CLEARR Drinking Water Act would authorize more than $1 billion to improve public water infrastructure for the 21st century


Washington (July 10, 2018) – Senator Edward J. Markey (D-Mass.), a member of the Environment and Public Works Committee, and 11 other Democratic Senators today reintroduced the Contaminant and Lead Electronic Accounting and Reporting Requirements (CLEARR) for Drinking Water Act, legislation to authorize more than $1 billion in federal funding to help small and disadvantaged communities replace contaminated water infrastructure to comply with Safe Drinking Water Act requirements. The CLEARR Drinking Water Act also directs the Environmental Protection Agency (EPA) to establish requirements for electronic reporting of water quality testing results, update the requirements for repeat- or serious-offender water systems, and create a system so that residents can request in-home water quality tests from the EPA and receive the test results in an expedited manner.


“A person’s skin color, neighborhood or net worth shouldn't determine access to clean and safe drinking water,” said Senator Markey. “We must take swift action to eradicate the environmental contaminants of the 20th century and invest in infrastructure for the 21st century. Every community deserves to be free of lead and other drinking water contaminants that threaten public health. The CLEARR Act combines much-needed funding for improvements with the latest electronic monitoring, because it’s impossible to properly manage what’s not accurately measured.”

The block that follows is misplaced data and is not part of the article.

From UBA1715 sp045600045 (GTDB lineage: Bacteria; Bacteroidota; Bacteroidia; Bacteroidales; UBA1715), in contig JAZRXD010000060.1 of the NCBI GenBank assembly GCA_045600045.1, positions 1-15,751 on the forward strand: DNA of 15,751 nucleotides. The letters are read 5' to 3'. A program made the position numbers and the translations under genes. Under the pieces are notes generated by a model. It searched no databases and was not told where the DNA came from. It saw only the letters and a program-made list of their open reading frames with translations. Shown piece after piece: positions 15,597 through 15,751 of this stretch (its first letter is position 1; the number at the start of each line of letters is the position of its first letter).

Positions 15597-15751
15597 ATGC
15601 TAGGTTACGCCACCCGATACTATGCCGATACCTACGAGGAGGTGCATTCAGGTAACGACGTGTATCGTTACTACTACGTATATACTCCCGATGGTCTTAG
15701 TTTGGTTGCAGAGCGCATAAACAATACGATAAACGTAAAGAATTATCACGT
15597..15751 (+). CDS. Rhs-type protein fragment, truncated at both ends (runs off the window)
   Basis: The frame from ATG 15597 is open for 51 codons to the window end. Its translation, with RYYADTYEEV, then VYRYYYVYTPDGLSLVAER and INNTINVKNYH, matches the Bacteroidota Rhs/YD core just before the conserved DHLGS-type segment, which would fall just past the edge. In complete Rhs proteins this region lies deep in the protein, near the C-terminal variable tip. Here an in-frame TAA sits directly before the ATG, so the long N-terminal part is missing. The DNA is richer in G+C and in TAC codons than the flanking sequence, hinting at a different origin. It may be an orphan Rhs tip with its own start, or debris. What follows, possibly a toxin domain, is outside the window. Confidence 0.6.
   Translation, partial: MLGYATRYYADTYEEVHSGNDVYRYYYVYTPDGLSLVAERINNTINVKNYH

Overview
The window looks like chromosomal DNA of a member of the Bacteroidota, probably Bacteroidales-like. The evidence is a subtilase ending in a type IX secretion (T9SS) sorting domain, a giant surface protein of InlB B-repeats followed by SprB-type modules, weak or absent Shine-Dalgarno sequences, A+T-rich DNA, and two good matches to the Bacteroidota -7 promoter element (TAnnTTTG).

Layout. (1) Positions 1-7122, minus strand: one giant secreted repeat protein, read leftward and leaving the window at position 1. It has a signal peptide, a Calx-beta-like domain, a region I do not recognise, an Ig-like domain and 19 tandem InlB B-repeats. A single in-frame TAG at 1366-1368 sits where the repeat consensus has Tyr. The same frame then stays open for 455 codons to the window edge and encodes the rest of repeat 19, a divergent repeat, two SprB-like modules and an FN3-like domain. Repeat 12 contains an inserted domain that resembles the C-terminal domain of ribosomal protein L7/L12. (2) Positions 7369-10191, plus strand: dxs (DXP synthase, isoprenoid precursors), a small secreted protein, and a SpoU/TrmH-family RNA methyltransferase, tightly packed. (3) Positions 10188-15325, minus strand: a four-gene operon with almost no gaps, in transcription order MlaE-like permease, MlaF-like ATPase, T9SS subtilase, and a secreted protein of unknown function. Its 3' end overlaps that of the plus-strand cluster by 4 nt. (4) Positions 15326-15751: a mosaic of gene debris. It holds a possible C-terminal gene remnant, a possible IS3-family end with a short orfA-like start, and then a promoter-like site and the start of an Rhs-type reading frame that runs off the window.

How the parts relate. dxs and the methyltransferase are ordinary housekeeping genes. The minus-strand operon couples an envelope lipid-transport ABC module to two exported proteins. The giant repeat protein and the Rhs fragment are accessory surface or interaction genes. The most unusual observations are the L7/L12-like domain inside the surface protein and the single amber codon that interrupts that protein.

The following Senators have co-sponsored Senator Markey’s legislation: Senators Ben Cardin (D-Md.), Dick Durbin (D-Ill.), Tammy Baldwin (D-Wis.), Bernie Sanders (I-Vt.), Sheldon Whitehouse (D-R.I.), Jeff Merkley (D-Ore.), Chris Van Hollen (D-Md.), Kamala Harris (D-Calif.), Tammy Duckworth (D-Ill.), Tina Smith (D-Minn.), and Ron Wyden (D-Ore.).


A copy of the legislation can be found HERE.


The CLEARR Drinking Water Act would:

  • Increase the authorized funding levels for the Assistance for Small and Disadvantaged Communities program from $60 million per year through FY2021 to $230 million for FY2019 and $300 million each year for FY2020 – FY2023
  • Develop a system for expedited water quality testing, create an electronic database of public health test results that could help monitors identify health threats sooner, and educate the public about the potential effects of drinking water contaminants and the assistance that the EPA can provide to ensure safe drinking water
  • Provide advice and technical assistance to a state and public water system to help bring those systems into compliance with drinking water regulation
  • Establish requirements for the electronic reporting of water system compliance data
  • Require the head of the state agency that has primary enforcement responsibility for drinking water to notify the EPA, the Centers for Disease Control and Prevention, and appropriate state and county health agencies when a drinking water violation has the potential to have serious adverse effects on human health